Specifically, a person bringing a claim in Texas must show that the restaurant was more than 50% responsible for the third party's injuries to recover. Thus, your restaurant won't be automatically liable, and you'll only be liable for the proportion of responsibility the jury assigns.
This is why liquor liability coverage is important, and a topic you shouldn't shy away from when you're talking to your independent insurance agent.
Cover Your Employees with Workers' Compensation Insurance
If you’re opening a restaurant in Texas, there’s one benefit to doing so: no legally required workers' compensation coverage. Texas is literally the only state where this is the case. However, that doesn’t mean you shouldn’t get covered. If you opt for coverage, the law sets limits on compensation that an employee injured on the job can receive. If you don’t provide any coverage, an injured employee can sue for personal injury and the costs could be unlimited. We’ll let you think that one over…but you should probably talk to your independent insurance agent about it, too.
The other type of employee-related coverage is employment practices liability insurance. This is the insurance that kicks in when an employee sues your company. It could be for sexual harassment. It could be for discrimination. It could really be for anything. And note that these suits can be dragged out at times. So if yours ever is, you can have peace of mind knowing that you’re covered.
Features Matter, Too
Features can make a big difference in coverage. The reason is because features could affect property you own, customer risk, or even the number of employees you have. Now, that’s not to say that every single feature will affect coverage. But it should tell you that you should think about these things before, during, and even after you speak with your independent insurance agent.
Let’s eliminate the stuff that doesn’t matter much, first. One thing that will make no difference in coverage is whether you have a drive-thru. If you want one, go for it. All you'll pay is a bit extra in property coverage for the pavement and the sign. Buffets are another thing that shouldn’t affect coverage, but sometimes can. This is only because some underwriters are scared of too many hands on the food and the passing sneeze affecting customers getting sick.
Then there are the factors that actually affect insurance coverage. The most pronounced is whether you’re a dine-in restaurant or you only offer carry-out. Dine-in restaurants require more coverage because you’ve got more employees (to wait the tables), more risk (because customers are staying on your restaurant’s premises for longer), and more property (because you need a big dining room and furniture to put in it). The opposite is true if you’re a carry-out restaurant. You don’t need as big of a restaurant or as much property, and won’t have customers sitting on your restaurant’s premises for hours at a time.
Then there’s delivery. Delivery affects your liability coverage because you have to insure the vehicles. The catch is that if you allow your employees to use their own vehicles, it’ll probably cost you more in coverage. After all, delivery vehicles are hardly ever the newest cars on the block. If you invest more up front and get the cars yourself, you’ll save on the insurance front. It’s up to you – and probably your independent agent – to decide which is better. Additionally, if you're in the food truck business (or are about to get in it), you'll need this type of liability coverage for the truck.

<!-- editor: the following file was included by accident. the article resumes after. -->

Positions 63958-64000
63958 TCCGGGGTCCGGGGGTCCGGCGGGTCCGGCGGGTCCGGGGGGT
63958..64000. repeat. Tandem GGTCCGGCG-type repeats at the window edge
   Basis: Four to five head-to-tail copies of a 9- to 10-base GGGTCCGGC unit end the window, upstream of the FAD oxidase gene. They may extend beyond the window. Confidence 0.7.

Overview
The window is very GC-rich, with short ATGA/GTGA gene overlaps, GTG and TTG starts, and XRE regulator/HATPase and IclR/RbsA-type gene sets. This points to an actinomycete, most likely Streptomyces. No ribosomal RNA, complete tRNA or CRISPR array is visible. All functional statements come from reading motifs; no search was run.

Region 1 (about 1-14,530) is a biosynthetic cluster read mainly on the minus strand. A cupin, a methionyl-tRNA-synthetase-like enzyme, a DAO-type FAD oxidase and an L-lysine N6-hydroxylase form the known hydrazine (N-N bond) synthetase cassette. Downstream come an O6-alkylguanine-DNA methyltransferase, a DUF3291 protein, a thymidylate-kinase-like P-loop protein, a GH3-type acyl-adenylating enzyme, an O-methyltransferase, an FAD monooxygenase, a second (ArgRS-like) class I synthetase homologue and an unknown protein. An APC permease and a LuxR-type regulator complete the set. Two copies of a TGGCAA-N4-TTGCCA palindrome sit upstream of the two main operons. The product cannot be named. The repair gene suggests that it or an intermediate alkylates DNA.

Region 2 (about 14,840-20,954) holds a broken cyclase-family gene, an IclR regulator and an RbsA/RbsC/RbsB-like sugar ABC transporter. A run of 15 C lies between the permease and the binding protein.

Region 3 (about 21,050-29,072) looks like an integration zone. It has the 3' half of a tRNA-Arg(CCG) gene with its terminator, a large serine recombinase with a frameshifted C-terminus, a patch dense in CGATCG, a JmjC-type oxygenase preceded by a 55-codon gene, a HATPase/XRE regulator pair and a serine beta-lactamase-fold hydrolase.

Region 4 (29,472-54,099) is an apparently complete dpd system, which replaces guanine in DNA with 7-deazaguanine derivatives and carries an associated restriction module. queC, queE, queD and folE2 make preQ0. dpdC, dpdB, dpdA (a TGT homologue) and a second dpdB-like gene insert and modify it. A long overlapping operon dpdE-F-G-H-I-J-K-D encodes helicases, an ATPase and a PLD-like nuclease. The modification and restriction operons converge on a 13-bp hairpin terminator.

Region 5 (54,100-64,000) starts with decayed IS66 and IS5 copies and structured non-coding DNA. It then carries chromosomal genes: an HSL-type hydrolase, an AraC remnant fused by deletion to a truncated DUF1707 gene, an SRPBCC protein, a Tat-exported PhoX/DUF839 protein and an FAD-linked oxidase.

How Much Does Restaurant Insurance Cost in Texas?
You probably came to this article looking for cost. We can kind of give you an answer. Well, sort of anyway.
We can tell you this. Costs are broken up two ways – (1) workers' compensation and (2) property and liability coverage. Again, this is if you choose to pay for workers' compensation insurance.
Property and liability will vary depending on the kind of restaurant you have, your features, and more. So the short version is that we can’t give you an answer as to what this is going to cost you. But we can give you a range and some facts so you can price yours out a bit better.
On the low end, restaurant insurance in Texas could cost you as little as $10,000 annually. This is if you’re working a food cart or truck or corner stand. You’ll have very little property, there’s little risk in cooking up hot dogs or serving tacos, and you won’t have many employees. This means that if you're looking for a safe bet that doesn't cost a fortune, this is probably the way to go.
On the high end, restaurant insurance in Texas could cost $100,000 or more annually. This high figure is more likely if you're opening a chain restaurant that is dine-in and you have lots of employees, lots of property, and lots of risk. The larger the restaurant, the more likely it is that you'll need specialty policies, too. This could be anything from sign coverage to building and ordinance and liquor liability, among others.
Chances are, your restaurant will fall in the middle somewhere. And lucky for you, your independent insurance agent will know what that looks like for you.
Get Covered with an Independent Insurance Agent
Your independent insurance agent is the best resource you have to get covered. They’ll make sure your Lone Star State restaurant has everything you need to keep your risks under control and get you covered, too. Better yet, they'll do the heavy lifting so you have none of the guesswork and can get covered quickly and efficiently.
Call your independent insurance agent to get the ball rolling. Trust us, you'll be glad you did.